|Newfoundland and Labrador (1.4%)||0.3||0.6|
|Prince Edward Island (0.3%)||-0.7||-0.1|
|Source: CANSIM table 326-0022|
Lowers Interest Rates Target Higher Inflation
As expected, inflation continues to flounder well below the Bank of Canada’s target of 2%. The BoC’s decision on Wednesday to lower the overnight rate by 0.25% for the second time this year should not have come as a major surprise. With increasing chatter over the possibility that Canada has slipped into another recession, the Bank acted to stimulate spending and bring inflation closer to their target.
The rate cut came alongside the Bank’s revised forecast for economic growth over the next two and a half years. 2015 GDP growth expectations were lowered from 1.9% to 1.1% due entirely to a decline in the contribution from exports. Weak exports have been a major concern and source of confusion for the Bank of Canada. Canada’s trade deficit has reached new highs in 2015 as exports fell nearly 7% for the year ending in June.
The following graph shows Canada’s imports and exports over the past 5 years. Exports have been falling for over a year despite the lower Loonie. Imports have continued to rise despite becoming more expensive to the Canadian market.
The rate cut conveniently sent the Loonie into free fall, hitting its lowest value in six years versus the U.S. dollar. The hope is that deflating the dollar will stimulate Canada’s exports. The spike in the price of U.S. dollars in July 2015 that is illustrated in the graph below, is the market’s reaction to the BoC’s decision to cut interest rates.
The declining Loonie also translates into higher prices at home as we pay more for imports. The U.S. is our primary trading partner. The BoC estimates that the exchange rate will add 1.5% to domestic price levels in 2015, bringing inflation much closer to the target rate and even staving off deflation. This also gives Canada one of the highest rates of inflation of all developed countries.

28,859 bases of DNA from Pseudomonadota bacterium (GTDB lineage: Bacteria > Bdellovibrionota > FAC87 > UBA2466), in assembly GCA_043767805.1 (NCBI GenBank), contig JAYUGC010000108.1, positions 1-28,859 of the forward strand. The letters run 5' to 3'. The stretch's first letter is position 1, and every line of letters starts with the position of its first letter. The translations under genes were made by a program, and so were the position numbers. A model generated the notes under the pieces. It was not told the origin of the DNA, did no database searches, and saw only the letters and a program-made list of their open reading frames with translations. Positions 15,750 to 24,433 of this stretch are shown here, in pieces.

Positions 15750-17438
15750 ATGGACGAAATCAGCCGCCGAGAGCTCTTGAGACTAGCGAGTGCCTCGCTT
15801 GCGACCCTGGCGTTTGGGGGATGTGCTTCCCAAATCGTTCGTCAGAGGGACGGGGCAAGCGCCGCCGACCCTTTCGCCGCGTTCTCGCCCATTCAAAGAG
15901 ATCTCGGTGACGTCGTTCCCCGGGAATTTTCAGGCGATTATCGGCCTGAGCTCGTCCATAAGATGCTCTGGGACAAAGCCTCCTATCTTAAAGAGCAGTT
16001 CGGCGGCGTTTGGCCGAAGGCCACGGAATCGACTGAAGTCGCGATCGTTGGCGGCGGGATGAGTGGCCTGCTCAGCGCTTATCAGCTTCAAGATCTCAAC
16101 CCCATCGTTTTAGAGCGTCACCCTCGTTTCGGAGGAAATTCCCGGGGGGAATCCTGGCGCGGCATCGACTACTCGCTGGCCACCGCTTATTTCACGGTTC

The rate cut has largely been criticized because it will drive Canadians even further into debt. Unprecedented levels of household debt has been cited repeatedly by the Bank as a major risk to the economy. Lower rates will translate into increased borrowing and cheaper mortgages. This will add fire to the already hot, and potentially overheated, housing market. Although the BoC maintains their view that we are not facing a housing bubble.
Housing prices continued to rise in June. The Teranet-National Bank Composite House Price Index shows repeat sales of single family homes. It was 1.4% higher in June and 5.1% higher year-over-year.
Technically a recession is defined as two consecutive quarters of economic contraction so we will not know if this is the case until second quarter GDP numbers are released on September 1st. However, there is good economic news to report and such technical indicators are not necessarily indicative of economic realities. Consumer confidence has remained high. Unemployment has not climbed significantly and is slightly lower than it was in 2014. We have largely been struck with a massive decline in energy exports and falling oil prices have been more painful than expected. At the same time, no one is panicking and the BoC expects that real economic growth will drive a sustainable inflation rate of around 2% by the end of 2017. They also expect growth to resume in the second half of this year. According to Porter, an economist at BMO, “if this is a recession, it may be the least unpleasant one in Canadian history.“